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Seem I can't use latex commands on here. Latex works on math.stackexchange, maybe it would be a good idea here as well if linguistics.stackexchange is intended to be a place for questions about formal semantics.


I am basing my question on chapters 'Montague Grammar' and 'Intensional Type Theory' of Gamut 1991.

Basically, I wonder about the interpretation of (higher order) variables in intensional type theory, and the effect on meaning postulates in MG.

Gamut presents 'Meaning Postulate 2', essentially saying that a relation between individuals and second-order properties representing an extensional transitive verb must be equivalent to a relation between individuals, as follows:

MP2 (v1) Exist S, For all x, For all X, Box, Delta(x, X) <--> Caret_Down X(Caret_Up lambda-y Caret_down S(x, y))

Here, S is a variable of type <s, <e, <e, t>>> (two-place FO relation), X is a variable of type <s, <<s, <e, t>>, t>> (SO property), and Delta is a constant symbol representing any extensional TV.

Here's the alternative version I have in mind:

MP2 (v2) Exist S, For all x, For all X, Box Delta(x, Caret_up X) <--> X(Caret_Up lambda-y Caret_down S(x, y))

S and Delta as above, but variable X is now of type <<s, <e, t>>, t>, i.e. a set of first-order properties, instead of a second-order property.

I hope despite the lack of typesetting the difference became clear:

The original MP2 (in the GAMUT version) demands the existence of a relation S s.t. for all individuals x and for all second-order properties X, if Delta holds between x and the SO property X, then the extension of the SO property X behaves in a certain way.

Version 2 instead requires the existence of a relation S s.t. for all individuals x and for all sets of first-order properties X, if Delta holds between x and the intension of X, then the set of FO properties X behaves in a certain way.

Even shorter, and a bit imprecise: (v1) quantifies over the intension of terms, (v2) over the extension of terms.

By our definition of the semantics of ITT we can show the equivalence of interpretation of "Intension of alpha", "I(alpha)" (where I is the interpretation function of constants) and "Caret_Up(alpha)", so leaving quantification aside, (v1) and (v2) could be taken to be equivalent.

However, by our interpretation of quantifiers, "For all X" will range over (semantic) objects, not syntactic objects (i.e. not term symbols, but sets and functions over our domain), so I am not sure if I am right to think the two are equivalent, i.e. whether models of (v1) and (v2) are equivalent w.r.t. any expression of L_ITT.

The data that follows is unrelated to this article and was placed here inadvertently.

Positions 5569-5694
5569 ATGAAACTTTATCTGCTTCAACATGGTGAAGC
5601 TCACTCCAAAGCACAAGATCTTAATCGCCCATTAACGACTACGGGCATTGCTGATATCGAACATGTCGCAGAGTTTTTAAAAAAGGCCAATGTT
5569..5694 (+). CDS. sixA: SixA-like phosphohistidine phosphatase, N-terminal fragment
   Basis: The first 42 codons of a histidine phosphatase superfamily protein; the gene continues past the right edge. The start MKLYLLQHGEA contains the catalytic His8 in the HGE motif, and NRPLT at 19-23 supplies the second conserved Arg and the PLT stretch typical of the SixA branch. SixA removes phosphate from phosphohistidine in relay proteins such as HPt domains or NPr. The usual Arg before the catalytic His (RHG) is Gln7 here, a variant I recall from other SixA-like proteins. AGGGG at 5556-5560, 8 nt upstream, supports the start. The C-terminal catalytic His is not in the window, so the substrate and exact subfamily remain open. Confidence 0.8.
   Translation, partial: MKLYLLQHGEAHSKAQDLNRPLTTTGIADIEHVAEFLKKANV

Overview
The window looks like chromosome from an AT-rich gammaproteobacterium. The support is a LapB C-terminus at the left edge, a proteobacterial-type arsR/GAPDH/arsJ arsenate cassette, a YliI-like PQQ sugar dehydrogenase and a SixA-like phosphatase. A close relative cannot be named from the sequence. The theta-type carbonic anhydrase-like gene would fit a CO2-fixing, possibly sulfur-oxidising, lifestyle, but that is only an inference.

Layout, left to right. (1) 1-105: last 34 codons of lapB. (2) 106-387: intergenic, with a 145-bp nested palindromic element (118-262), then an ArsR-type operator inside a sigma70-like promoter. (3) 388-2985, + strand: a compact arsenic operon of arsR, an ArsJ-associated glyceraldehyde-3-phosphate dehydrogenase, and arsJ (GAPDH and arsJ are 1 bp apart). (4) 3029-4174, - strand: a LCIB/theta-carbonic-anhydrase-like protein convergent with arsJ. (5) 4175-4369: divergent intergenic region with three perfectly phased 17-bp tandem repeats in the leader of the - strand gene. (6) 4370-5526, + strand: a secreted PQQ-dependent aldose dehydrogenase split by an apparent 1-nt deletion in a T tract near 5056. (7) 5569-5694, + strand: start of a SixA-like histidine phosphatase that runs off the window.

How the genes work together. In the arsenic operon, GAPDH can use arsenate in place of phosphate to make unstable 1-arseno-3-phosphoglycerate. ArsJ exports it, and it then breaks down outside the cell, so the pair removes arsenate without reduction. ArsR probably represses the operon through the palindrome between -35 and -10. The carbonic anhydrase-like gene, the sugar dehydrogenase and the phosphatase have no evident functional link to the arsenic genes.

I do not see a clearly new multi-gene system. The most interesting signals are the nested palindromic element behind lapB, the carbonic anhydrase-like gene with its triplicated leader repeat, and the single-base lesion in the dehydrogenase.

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The point that Gamut are making here is that (i) verbs like seek express relations between individuals and second-order properties (not relations between individuals), (ii) verbs like kiss express relations between individuals, and (iii) we want to be to treat verbs uniformly, but also in a way that is able to handle the contrast between seek-type verbs on the one hand and kiss-like verbs on the other hand.

The solution is to treat all verbs as expressing relations between individuals and second-order properties and then, for a certain subset of verbs (the kiss-like ones), define a meaning postulate that says that those verbs also express relations between individuals. (This is an instance of what in Montague Grammar is sometimes called "generalizing to the worst case". The same occurs when we assume that John has some really high type, akin to every boy, rather than just type e.)

So the way to do that is to say, if delta is the relation that is normally expressed by kiss, i.e. delta is a relation between individuals and second-order properties, then kiss also expresses a relation S between individuals.

The reason why X has to range over second-order properties (and not first-order properties) is simply because X is the second argument of delta, and delta is the relation between individuals and second-order properties normally expressed by a verb (any verb, in Montague Grammar).